IN THE PAST few weeks the presidential candidates have debated almost every aspect of the war on terrorism save one: the handling of detainees in Iraq and Afghanistan. That is a remarkable omission, if only because the shocking photographs of abuses at Abu Ghraib prison in Iraq, and reports of hundreds of other cases of torture and homicide in Iraq and Afghanistan, have done grave damage to the United States' ability to combat extremism in the Muslim world. There is, too, something important to debate: whether the United States will return to adhering to the Geneva Conventions and other international rules governing the treatment of foreign prisoners, or whether the war on terrorism justifies the violation of international law in certain cases. President Bush clearly intends to preserve the current, exceptional policies he adopted after Sept. 11, 2001, despite the abuses to which they led. Sen. John F. Kerry has criticized the abuses but hasn't made clear whether he would change the policies.

Mr. Bush is obviously eager to avoid the subject of prisoner detentions. Maybe that's because his public stance on what happened at Abu Ghraib, and what caused it, is entirely at odds with the facts brought out by official investigations. When he last spoke of the matter, months ago, the president maintained that the abuse was the responsibility of a few low-ranking soldiers working the night shift. He has not acknowledged that scores of soldiers have now been implicated for crimes including homicide, or that a Pentagon-appointed panel has found responsibility at senior levels of the Pentagon, the Justice Department and the White House. Nor has he held anyone in his administration accountable. Defense Secretary Donald H. Rumsfeld, who made policy decisions about interrogations that led directly to the abuse of prisoners in Afghanistan and Iraq, said he's not aware that any abuses occurred during questionings -- even though an official report by his own department confirmed that very point.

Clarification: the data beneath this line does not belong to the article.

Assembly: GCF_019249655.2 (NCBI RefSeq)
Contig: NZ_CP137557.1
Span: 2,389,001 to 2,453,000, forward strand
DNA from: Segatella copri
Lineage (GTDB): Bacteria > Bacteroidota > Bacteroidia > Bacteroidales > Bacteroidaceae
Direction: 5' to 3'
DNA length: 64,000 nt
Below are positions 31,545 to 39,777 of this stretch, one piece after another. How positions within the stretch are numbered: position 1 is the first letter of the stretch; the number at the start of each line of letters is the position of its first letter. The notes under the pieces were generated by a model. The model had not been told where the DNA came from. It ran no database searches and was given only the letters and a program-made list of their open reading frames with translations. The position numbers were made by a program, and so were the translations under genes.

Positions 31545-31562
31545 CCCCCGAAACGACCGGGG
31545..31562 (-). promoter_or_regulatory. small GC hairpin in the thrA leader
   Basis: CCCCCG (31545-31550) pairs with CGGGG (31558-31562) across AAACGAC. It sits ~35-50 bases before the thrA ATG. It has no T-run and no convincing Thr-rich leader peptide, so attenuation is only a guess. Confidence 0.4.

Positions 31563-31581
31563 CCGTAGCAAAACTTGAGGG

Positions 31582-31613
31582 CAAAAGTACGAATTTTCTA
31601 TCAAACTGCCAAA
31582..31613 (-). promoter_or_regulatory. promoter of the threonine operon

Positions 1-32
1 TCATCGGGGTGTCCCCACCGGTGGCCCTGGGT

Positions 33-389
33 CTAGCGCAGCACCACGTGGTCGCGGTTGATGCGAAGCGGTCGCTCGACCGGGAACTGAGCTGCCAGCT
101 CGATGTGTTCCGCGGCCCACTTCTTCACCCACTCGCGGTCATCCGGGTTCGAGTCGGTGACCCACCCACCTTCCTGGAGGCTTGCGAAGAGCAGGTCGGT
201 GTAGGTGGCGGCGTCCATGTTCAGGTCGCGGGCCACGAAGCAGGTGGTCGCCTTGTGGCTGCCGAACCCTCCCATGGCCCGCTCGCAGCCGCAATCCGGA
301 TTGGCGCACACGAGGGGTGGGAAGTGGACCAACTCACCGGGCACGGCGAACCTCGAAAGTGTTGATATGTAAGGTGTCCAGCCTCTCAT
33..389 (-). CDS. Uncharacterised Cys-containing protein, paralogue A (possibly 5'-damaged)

The administration's guilty silence has been abetted in the past month by Pentagon and congressional investigators. Several Republican senators have said that there are major outstanding issues of both fact and accountability: for example, the role of the CIA in introducing abusive interrogation techniques into Iraq and illegally hiding prisoners from the International Red Cross. But no congressional hearings have been held on the issue in more than a month. At the last hearings, on Sept. 9, officials said a major Pentagon investigation covering a crucial subject -- how abusive and illegal interrogation policies spread through Afghanistan and Iraq -- was mostly completed and would be released by the end of September. Conveniently for the president's reelection campaign, it has yet to appear.

The record of prisoner abuse stands as a principal count in any indictment of the Bush administration's handling of Iraq and the war on terrorism. Yet Mr. Kerry, who has devoted much of his campaign in the past month to criticizing how Mr. Bush has handled the war, has barely mentioned Abu Ghraib. A couple of months ago the Democrat said he felt "revulsion" over the prisoner abuses (Mr. Bush has said the same) and called for Mr. Rumsfeld's resignation. What he hasn't said is whether he accepts or rejects the policy decisions that led to it -- most importantly, Mr. Bush's contention that some detainees captured abroad should not be treated according to the standards of the Geneva Conventions but instead can and should be subjected to harsh treatments long rejected by the U.S. military. Whether that policy is to be perpetuated in spite of the harm it has caused ought to be something about which both Mr. Kerry and Mr. Bush speak clearly; their answers ought to help inform voters' decisions.